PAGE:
Ultramafic – Sonny Vincent (self released)
Ultramafic: An igneous rock with a very low silica content and rich in minerals such as hypersthene, augite, and olivine.
This is a short run of 12-inch vinyl, each copy with its own bespoke, hand-painted artwork. They were put together for a series of art exhibitions in Switzerland, New York City, Holland, Germany and France about 10 years ago. It will look great on your wall and sound devastating on your turntable.
The music was recorded by Sonny Vincent and various bands from 1976 onwards – much of it in tiny studios while on endless tours of Europe and the USA. Some of it has been heard in other versions.
The line-ups include Vincent’s Max’s and CBGB staples, Testors, as well as members of Rocket From The Crypt, Sonic Youth, The Damned, the Stooges, Dead Boys, the Velvet Underground. There’s even an appearance by Ernie Knapp, a guy who drummed for Charles Manson as well as the Beach Boys (I shit you, not.) Don’t expect polish. It’s all uncompromisingly raw, but always passionate.
Therein lies the attraction of Sonny Vincent’s music. It’s fearsome punk rock for the most part, apart from a few diversions, with familiar themes (angst, isolation, rejection and drugs among them.) It’s the music of an outsider who’s not about to be let in, but he’s never just going through the motions. It’s real.
This may not be the best place to start if you’re uninitiated. The sonic quality varies wildly although it’s been evenly mastered. People who have ridden the Sonny fan bus before will have their favourites. The drum-less and bass-less “Crystal Clear”, the always searing “Bad Attitude” and the downbeat “Epic Ripped Up Letter” (featuring Scott Asheton, Captain Sensible and Cheetah Chrome – if you have to ask, leave now) resonate especially well to these ears.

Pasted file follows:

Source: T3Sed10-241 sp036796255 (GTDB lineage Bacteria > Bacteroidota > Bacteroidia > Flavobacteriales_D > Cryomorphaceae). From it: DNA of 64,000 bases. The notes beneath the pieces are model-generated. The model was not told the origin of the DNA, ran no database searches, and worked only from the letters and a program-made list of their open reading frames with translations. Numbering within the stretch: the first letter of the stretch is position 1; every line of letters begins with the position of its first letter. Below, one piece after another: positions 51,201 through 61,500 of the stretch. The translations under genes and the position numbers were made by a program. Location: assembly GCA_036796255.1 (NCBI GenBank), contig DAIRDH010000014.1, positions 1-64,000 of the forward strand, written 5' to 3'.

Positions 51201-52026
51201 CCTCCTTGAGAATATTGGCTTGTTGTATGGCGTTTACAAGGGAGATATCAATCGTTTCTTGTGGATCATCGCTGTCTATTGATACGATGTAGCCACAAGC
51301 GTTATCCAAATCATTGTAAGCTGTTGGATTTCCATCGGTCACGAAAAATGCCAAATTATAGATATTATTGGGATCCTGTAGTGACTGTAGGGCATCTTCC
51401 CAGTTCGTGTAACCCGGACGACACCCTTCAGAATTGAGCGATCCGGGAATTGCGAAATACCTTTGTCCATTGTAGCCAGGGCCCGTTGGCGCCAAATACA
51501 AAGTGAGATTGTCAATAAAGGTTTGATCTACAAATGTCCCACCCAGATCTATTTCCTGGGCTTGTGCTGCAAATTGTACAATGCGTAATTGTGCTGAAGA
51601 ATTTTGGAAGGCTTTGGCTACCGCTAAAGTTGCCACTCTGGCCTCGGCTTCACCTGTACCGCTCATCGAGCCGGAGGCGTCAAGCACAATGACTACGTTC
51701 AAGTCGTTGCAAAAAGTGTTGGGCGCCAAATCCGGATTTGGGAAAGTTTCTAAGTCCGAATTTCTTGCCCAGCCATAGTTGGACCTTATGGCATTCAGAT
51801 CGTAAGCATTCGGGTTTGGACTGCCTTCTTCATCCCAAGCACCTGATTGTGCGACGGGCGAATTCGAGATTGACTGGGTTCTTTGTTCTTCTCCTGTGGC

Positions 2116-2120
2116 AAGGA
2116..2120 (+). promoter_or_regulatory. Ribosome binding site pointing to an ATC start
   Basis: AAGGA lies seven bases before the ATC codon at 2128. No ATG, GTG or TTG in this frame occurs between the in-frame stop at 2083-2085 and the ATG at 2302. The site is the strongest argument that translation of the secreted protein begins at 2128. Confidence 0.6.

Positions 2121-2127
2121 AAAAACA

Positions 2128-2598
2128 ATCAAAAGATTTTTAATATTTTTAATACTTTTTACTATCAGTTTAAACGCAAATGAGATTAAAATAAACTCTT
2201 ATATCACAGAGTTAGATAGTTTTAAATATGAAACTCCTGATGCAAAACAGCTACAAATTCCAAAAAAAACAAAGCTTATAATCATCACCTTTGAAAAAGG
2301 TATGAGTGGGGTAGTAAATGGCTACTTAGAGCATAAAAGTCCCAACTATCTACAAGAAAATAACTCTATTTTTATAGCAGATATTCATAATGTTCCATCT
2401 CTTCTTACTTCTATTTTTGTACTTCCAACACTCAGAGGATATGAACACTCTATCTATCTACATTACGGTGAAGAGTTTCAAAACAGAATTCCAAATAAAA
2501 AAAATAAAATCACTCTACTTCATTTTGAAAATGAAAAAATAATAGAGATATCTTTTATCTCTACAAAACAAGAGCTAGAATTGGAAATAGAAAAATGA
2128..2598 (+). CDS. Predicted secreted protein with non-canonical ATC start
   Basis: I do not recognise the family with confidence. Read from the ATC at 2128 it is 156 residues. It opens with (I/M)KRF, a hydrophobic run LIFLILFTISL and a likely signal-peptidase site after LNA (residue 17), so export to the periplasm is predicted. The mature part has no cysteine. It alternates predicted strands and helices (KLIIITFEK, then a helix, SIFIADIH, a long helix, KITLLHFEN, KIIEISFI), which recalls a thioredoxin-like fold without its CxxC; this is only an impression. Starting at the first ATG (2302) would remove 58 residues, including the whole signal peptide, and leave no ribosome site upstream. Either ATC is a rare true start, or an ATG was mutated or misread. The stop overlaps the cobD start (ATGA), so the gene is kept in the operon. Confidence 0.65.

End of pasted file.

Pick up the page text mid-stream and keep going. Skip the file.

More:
Not every player is well-known. Some of Vincent’s most committed bands have been lesser lights from Europe where playing this sort of music is a perpetual struggle against the cultural tide with few, if any, tangible rewards. The intensity shines through, even on the relatively low key “Pride”. The oddly dislocated funk of “What Is This Feeling” is a curve ball but if James Chance can fuck with your preconceptions, why not Sonny?
OK, $US50 might be a lot to part with once you put postage on top compared to a download, but MP3s suck and the gallery price was six times that. This link will guide you to a copy as well as an Aladdin’s Cave of other punk rock Sturm und Drang.